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Hi Everyone! It’s your friendly Dungeon Master, Slick Dungeon here. Today I want to talk more about how to role play with kids. In my last posts I talked about whether you should play D&D with kidswhy playing D&D was healthy for kids, I showed you who does what at the table, gave you a tour of the dice and told you to read through the simple ruleswent through the Introduction of the simple rules with you, walked you through the first section of the simple rules and talked about choosing a race and role playing a dwarf, role playing an elf, role playing a halfling, role playing a human, role playing a dragon born and role playing a gnome. Today we are going to talk about playing characters caught between two worlds, Half-Elves.

Half-Elfs are what they sound like. They are half human and half elf. While they carry some of the traits of elves, they also carry some of the traits of humans. In Dungeons & Dragons they don’t quite fit in with human society and they don’t quite fit in with elves either. Oddly, half-elves who grow up in human communities tend to have elvish names while half-elves growing up in elvish society tend to take human names. This isn’t set in stone or anything, and a kid could play a half-elf with either a human or elvish name, depending on what they want.

One of the interesting things about this playable race is that they tend to take on only the better parts of both humans and elves. They are graceful and in tune with nature, like elves, while still being curious and inventive like humans.

A lot of fantasy stories have been written about creatures like half-elves, where there tends to be an internal struggle in the character, trying to understand just how they fit into the world. As far as kids go, there are a couple of ways to look at this. For some kids this will be too much to take in and be able to role play well. Kids don’t have to be great role players to have fun though, so if they want to be a half-elf, my advice is to let them be a half-elf. On the other hand, this type of situation is very relatable to a lot of children. There are kids who have split families and need to understand what their role is on one side and what it is on the other. Divorced parents see this all the time. Rules are different in different households and a different side of a kid’s personality may come out depending on where they are at. The same goes for kids who might be biracial or mixed race who just want to understand both sides of their own heritage. This can hold true for all kinds of situations for kids. They know that they act one way at school and another at home. For some kids role playing something like a half-elf where you get to be on the good side of both halves of yourself can be extremely rewarding. The kid who shows up to obey mom’s rules in one house and knows his other mom is a little more relaxed on the rules at her house still sees himself as a good person in both places. He knows he might have to be diplomatic in certain situations and usually has a pretty good idea what the consequences of acting one way or another will be, no matter which house he finds himself in at the time.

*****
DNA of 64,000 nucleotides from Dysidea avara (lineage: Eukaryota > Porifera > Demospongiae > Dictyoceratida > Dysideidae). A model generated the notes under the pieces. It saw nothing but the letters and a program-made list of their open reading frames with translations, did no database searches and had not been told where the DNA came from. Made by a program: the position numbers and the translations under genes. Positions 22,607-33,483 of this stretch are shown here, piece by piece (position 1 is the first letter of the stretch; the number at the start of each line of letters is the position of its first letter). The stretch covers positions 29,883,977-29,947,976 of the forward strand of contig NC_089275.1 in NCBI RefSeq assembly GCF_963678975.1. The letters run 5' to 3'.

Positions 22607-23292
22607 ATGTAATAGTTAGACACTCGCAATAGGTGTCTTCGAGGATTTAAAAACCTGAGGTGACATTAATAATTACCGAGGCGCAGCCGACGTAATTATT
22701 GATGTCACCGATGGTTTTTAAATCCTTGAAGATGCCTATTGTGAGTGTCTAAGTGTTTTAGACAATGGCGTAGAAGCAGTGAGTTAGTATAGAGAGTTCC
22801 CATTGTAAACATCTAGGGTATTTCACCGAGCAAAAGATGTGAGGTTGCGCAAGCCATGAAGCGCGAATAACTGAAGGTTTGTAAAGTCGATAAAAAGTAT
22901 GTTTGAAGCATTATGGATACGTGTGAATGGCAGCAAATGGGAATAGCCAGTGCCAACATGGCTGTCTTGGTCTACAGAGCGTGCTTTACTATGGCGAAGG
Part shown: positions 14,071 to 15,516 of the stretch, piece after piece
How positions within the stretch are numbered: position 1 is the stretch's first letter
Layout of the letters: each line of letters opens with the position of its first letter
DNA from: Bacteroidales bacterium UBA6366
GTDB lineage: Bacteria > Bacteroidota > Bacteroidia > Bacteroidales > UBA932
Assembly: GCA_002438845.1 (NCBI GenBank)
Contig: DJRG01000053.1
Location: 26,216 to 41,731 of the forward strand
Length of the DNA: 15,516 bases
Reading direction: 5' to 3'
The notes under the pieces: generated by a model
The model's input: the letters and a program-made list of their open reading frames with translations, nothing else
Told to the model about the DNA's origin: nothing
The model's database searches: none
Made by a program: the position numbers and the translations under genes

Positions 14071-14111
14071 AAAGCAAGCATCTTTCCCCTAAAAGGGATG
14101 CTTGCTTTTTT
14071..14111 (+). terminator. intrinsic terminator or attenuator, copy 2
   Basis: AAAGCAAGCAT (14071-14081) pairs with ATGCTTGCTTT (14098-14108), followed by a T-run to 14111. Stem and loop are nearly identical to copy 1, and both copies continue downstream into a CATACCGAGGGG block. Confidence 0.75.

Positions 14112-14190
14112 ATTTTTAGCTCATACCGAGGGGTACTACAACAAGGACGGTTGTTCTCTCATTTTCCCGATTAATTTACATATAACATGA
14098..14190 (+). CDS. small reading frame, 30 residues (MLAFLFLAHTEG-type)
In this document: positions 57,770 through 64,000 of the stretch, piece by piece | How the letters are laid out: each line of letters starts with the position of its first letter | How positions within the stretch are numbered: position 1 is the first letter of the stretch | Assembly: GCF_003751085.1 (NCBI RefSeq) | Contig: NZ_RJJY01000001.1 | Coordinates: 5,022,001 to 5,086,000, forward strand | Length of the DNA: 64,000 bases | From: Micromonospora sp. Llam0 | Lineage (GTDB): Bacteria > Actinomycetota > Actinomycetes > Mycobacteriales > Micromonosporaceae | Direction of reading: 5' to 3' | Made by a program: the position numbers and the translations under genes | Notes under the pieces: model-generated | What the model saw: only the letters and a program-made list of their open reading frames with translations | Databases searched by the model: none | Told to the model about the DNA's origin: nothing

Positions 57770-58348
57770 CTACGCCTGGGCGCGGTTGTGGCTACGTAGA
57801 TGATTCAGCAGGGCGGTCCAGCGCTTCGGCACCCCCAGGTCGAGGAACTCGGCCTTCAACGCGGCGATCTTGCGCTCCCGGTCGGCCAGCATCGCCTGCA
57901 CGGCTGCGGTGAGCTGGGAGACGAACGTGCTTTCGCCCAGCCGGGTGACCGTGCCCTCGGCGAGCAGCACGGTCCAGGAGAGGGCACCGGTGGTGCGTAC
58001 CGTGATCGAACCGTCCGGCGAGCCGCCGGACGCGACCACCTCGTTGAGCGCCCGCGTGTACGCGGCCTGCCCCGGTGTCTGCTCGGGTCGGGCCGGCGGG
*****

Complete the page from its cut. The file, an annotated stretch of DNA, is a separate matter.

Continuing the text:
Half-elves are all about being diplomatic. They can walk between multiple viewpoints because that is how they are made. In the game rules it says that half-elves are great diplomats, with the exception of between humans and elves. The reason, so the rules state, is that elves and humans always assume the half-elf favors the other side. I’ll be honest here, this has always kind of bothered me. I don’t see why either humans or elves couldn’t trust a half-elf to be diplomatic. If anything, they should be able to understand both points of view better than either race alone. Whether or not they are good at being diplomatic should really be based on what the character does, rather than who they are. That’s just my opinion though.

The rules say that this playable race is fairly uncommon but they’re not so uncommon that they would be a complete novelty to anyone really. To humans they look elvish while elves think they look human. They usually have the pointy ears of elves but are also able to grow facial hair, unlike elves.

They tend to be around five to six feet tall and weigh between 100 and 180 pounds. In other words, they tend to be average weight and height for a thin human or a somewhat stocky elf.